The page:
Once I brought the fabric home, with the help of my ever-patient husband and our trusty staple gun, I temporarily reupholstered a bright yellow bench inside our living room. Then we used the material to baste along the base of decorative trees. We even made a mini scarf for the ceramic dog that sits in front of our fireplace.

Search your house or ask friends for items you can reuse

Christmas wreath
Edward suggested scouring your house or asking friends for items you can reuse, such as candles, dried wintergreen or pine cones. Stock image.
Getty Images

After choosing a black, white, and silver theme, I began digging through storage boxes and closets around the entire house for items that would match our motif. I found candlesticks, vases, table runners and plates. I made a list of everything I had and then started figuring out what could be done with each item. From there I had my shopping list of gaps to fill; ribbons, solid black and white ornaments, vases, dried wintergreen, foliage and pine cones.

I got most of the items from the San Francisco Flower Market, Amazon, and Michaels – all while staying within budget – and then of course I used my own stash of items collected over the years.

By going with a black and white theme, the ease of transitioning to a New Year’s Eve event is simple and almost unnecessary—you don’t have to change everything for every holiday, especially if you’re strategic.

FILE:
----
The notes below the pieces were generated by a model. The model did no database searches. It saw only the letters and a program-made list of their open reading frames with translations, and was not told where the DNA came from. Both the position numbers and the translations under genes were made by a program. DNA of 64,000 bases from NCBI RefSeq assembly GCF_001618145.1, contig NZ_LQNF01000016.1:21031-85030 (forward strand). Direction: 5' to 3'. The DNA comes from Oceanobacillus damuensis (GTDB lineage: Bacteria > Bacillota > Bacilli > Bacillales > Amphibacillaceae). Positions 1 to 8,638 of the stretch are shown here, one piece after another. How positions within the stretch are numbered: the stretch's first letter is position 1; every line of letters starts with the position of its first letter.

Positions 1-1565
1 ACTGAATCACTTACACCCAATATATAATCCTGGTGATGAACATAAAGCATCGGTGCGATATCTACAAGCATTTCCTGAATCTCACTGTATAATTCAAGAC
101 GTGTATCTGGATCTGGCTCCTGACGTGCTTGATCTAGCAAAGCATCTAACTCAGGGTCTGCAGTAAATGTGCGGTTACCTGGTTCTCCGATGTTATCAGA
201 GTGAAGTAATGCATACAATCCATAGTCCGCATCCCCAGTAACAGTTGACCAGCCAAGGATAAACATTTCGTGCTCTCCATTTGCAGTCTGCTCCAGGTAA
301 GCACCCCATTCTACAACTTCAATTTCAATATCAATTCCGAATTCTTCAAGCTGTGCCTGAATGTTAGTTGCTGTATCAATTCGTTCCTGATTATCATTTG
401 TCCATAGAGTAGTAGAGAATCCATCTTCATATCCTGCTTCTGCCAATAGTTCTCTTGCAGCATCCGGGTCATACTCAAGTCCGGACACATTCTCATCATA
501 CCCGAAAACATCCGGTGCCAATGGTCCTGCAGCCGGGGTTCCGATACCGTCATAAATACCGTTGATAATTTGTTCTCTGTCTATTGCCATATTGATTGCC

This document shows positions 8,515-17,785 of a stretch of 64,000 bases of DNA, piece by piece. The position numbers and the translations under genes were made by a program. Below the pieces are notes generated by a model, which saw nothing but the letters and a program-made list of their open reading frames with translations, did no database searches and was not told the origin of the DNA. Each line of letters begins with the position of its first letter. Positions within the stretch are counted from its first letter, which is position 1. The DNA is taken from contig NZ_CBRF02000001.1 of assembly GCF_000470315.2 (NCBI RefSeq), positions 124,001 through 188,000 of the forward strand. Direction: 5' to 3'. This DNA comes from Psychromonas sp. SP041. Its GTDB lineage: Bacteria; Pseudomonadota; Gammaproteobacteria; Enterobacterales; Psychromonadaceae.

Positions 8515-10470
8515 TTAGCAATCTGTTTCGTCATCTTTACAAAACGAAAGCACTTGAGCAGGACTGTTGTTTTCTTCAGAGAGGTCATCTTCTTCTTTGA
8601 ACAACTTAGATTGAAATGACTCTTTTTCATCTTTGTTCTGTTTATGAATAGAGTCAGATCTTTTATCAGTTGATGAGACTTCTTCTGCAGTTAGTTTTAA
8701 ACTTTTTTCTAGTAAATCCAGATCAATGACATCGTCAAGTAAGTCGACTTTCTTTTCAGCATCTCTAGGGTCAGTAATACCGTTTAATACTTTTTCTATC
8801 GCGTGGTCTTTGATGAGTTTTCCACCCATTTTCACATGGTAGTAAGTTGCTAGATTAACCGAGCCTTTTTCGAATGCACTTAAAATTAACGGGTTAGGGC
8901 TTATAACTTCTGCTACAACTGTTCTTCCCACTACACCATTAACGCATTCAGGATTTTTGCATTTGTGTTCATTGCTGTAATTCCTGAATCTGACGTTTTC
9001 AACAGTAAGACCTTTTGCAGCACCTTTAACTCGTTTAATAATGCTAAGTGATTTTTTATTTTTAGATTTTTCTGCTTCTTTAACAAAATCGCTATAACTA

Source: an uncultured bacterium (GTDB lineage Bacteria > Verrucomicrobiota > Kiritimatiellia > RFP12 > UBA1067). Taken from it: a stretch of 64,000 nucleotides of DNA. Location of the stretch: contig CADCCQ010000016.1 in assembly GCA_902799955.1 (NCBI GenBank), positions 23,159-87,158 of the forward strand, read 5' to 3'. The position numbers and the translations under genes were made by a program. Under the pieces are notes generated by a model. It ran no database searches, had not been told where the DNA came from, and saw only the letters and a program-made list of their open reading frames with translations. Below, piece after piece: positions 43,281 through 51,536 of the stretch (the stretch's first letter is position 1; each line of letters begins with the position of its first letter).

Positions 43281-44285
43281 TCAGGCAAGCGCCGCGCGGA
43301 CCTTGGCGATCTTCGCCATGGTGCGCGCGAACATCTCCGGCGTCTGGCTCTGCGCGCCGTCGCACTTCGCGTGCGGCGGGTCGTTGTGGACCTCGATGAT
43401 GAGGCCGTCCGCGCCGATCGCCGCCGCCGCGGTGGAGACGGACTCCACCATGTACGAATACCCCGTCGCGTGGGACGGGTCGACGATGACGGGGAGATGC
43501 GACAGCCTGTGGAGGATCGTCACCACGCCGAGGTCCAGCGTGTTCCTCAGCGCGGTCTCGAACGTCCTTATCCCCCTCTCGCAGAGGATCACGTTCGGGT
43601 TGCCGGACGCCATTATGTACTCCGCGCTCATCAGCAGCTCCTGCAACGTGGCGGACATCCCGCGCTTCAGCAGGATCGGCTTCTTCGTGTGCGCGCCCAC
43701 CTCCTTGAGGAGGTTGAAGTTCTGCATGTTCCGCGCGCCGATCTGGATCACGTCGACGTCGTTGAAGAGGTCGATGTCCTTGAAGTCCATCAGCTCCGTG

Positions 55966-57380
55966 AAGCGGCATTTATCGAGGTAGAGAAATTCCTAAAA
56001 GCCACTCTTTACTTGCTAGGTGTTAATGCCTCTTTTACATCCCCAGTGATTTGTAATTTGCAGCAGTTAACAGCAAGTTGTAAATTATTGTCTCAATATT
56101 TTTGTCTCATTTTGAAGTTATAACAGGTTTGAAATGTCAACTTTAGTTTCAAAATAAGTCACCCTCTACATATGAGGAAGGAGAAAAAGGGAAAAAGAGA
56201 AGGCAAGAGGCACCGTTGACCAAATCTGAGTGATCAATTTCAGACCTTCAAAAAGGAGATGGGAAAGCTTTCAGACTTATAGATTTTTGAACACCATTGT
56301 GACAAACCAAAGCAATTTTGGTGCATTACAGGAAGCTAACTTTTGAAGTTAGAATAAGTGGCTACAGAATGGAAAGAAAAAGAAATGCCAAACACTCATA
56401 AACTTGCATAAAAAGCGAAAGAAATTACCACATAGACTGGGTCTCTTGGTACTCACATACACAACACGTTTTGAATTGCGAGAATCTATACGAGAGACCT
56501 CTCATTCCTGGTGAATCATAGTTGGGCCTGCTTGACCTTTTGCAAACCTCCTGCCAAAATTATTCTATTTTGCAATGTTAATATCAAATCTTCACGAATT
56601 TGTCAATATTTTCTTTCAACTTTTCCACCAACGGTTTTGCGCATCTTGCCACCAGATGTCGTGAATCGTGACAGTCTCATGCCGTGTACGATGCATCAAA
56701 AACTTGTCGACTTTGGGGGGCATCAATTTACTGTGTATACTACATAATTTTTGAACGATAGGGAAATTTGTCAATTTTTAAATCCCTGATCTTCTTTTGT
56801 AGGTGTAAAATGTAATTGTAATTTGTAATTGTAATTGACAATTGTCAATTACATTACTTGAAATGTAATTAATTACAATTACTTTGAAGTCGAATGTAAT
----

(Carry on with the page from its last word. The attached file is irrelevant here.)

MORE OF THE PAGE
While decorating high profile events, I repurpose, reimagine and reuse many items and props. So, to me, it makes sense to do the same thing for your home. You’ve already spent the money, why not maximize the benefit of the products? If you want some silver, take some tree branches and spray them with a can of silver spray paint. It is unlikely that anyone else will ever know and it can look new, fresh and spectacular.

Buy pieces that can be repurposed for other occasions

Christmas decoration
Edward suggested investing in versatile pieces that can be uplifting, like dried, leafless branches. Stock image.
Getty Images

I’m a big believer in versatility with decor. Dried leafless branches are always a favorite of mine. The ease of simply spray painting them and using them as filler decorations is a great option. I would never recommend a specific budget to anyone – you know your personal spending threshold. So, I suggest you find what’s comfortable for you, know what your entertainment plans are, and go from there.